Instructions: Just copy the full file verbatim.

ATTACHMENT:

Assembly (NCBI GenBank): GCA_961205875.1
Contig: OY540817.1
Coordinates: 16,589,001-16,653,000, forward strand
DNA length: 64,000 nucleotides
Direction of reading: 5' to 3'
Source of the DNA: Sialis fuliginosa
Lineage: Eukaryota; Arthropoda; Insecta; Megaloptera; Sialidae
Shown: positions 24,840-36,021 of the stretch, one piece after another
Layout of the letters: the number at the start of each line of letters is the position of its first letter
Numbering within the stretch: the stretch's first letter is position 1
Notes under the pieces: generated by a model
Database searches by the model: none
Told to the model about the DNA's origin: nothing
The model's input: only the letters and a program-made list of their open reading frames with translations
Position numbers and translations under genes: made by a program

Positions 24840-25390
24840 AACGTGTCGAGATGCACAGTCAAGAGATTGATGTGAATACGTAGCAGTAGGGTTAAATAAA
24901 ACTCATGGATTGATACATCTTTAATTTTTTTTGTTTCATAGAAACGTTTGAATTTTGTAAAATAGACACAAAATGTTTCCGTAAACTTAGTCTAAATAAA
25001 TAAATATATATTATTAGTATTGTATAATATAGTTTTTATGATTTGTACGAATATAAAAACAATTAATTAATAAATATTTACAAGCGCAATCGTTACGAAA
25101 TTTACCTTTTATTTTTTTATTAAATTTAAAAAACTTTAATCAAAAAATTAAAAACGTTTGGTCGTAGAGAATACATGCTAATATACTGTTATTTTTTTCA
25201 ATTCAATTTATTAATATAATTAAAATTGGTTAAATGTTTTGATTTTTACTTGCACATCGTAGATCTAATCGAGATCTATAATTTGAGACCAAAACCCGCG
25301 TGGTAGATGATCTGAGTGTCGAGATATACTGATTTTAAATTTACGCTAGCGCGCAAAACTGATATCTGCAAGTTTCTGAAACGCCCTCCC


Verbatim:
Assembly (NCBI GenBank): GCA_961205875.1
Contig: OY540817.1
Coordinates: 16,589,001-16,653,000, forward strand
DNA length: 64,000 nucleotides
Direction of reading: 5' to 3'
Source of the DNA: Sialis fuliginosa
Lineage: Eukaryota; Arthropoda; Insecta; Megaloptera; Sialidae
Shown: positions 24,840-36,021 of the stretch, one piece after another
Layout of the letters: the number at the start of each line of letters is the position of its first letter
Numbering within the stretch: the stretch's first letter is position 1
Notes under the pieces: generated by a model
Database searches by the model: none
Told to the model about the DNA's origin: nothing
The model's input: only the letters and a program-made list of their open reading frames with translations
Position numbers and translations under genes: made by a program

Positions 24840-25390
24840 AACGTGTCGAGATGCACAGTCAAGAGATTGATGTGAATACGTAGCAGTAGGGTTAAATAAA
24901 ACTCATGGATTGATACATCTTTAATTTTTTTTGTTTCATAGAAACGTTTGAATTTTGTAAAATAGACACAAAATGTTTCCGTAAACTTAGTCTAAATAAA
25001 TAAATATATATTATTAGTATTGTATAATATAGTTTTTATGATTTGTACGAATATAAAAACAATTAATTAATAAATATTTACAAGCGCAATCGTTACGAAA
25101 TTTACCTTTTATTTTTTTATTAAATTTAAAAAACTTTAATCAAAAAATTAAAAACGTTTGGTCGTAGAGAATACATGCTAATATACTGTTATTTTTTTCA
25201 ATTCAATTTATTAATATAATTAAAATTGGTTAAATGTTTTGATTTTTACTTGCACATCGTAGATCTAATCGAGATCTATAATTTGAGACCAAAACCCGCG
25301 TGGTAGATGATCTGAGTGTCGAGATATACTGATTTTAAATTTACGCTAGCGCGCAAAACTGATATCTGCAAGTTTCTGAAACGCCCTCCC